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From Wiktionary:Requests for cleanup[edit]

Described as a common misspelling, but then goes on to say this is used in ASCII environments. If anything, this should explain that this is a way of rendering "cliché" when accented characters are unavailable rather than label it as misspelled. Anyone who types this is probably well aware of the acute accent in the spelling, otherwise they would omit the apostrophe. (The spelling "cliche" without the accent is a separate issue.)

Many Italian words ending in an accented character are commonly typed or written in this manner, eg, e' and caffe' . —This unsigned comment was added by Paul G (talkcontribs).

Typing Italian with the apostrophe instead of accents is a long-time standard way of typing Italian. Typographers have to know enough about Italian to know whether a given ' is an accent or is really an apostrophe, which is also common in Italian. But this common and accepted practice does not mean that the same is okay in English. In English, we either write the accent (è, é, ê), or we don’t put anything at all. I would consider the English usage of cliche' to be a should be cliché or cliche. —Stephen 16:41, 17 May 2007 (UTC)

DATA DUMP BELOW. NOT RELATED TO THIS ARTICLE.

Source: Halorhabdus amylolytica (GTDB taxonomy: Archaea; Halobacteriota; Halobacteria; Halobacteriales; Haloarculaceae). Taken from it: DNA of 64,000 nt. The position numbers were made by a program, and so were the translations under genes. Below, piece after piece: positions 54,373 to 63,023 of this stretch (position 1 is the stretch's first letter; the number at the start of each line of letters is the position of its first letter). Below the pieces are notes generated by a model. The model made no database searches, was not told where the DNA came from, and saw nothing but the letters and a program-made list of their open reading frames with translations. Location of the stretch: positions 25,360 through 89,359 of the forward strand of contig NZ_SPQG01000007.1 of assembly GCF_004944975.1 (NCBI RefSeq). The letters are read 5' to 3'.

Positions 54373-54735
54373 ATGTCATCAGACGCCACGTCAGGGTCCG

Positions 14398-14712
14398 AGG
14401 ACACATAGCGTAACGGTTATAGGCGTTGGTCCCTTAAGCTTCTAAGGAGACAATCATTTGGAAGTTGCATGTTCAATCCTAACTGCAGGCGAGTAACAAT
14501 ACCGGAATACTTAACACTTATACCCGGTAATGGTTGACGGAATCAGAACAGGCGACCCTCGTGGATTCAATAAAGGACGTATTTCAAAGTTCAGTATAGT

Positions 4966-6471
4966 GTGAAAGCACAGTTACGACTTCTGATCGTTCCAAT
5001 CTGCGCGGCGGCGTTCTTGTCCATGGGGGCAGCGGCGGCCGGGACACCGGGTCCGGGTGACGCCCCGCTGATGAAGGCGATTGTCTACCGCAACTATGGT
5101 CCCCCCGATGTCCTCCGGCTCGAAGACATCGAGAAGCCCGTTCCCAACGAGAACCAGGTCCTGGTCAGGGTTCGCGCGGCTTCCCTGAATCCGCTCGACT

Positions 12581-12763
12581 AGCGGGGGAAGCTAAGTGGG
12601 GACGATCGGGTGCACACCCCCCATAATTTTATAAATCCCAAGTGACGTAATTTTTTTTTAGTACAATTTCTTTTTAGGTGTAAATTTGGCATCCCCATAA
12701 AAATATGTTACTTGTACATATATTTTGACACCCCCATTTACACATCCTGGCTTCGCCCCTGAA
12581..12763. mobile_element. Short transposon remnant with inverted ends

I know I've seen this form in usenet, and I entered it on en.wiktionary, after someone questioned my use of it on IRC. Is the complaint that such information should be limited to a usage notes section? --Connel MacKenzie 17:01, 17 May 2007 (UTC)
Probably. I'll change this to a cross-reference to cliché and put this spelling under the usage notes for that word. — Paul G 14:21, 22 May 2007 (UTC)
Done. The question remains, however, how the plural of cliche' is written - presumably cliches, as cliche's looks like a case of the greengrocer's apostrophe. — Paul G 14:42, 22 May 2007 (UTC)
Regarding the plural, I've never seen it. While the singular is exceptional, I don't think the plural would be understood. --Connel MacKenzie 16:28, 28 May 2007 (UTC)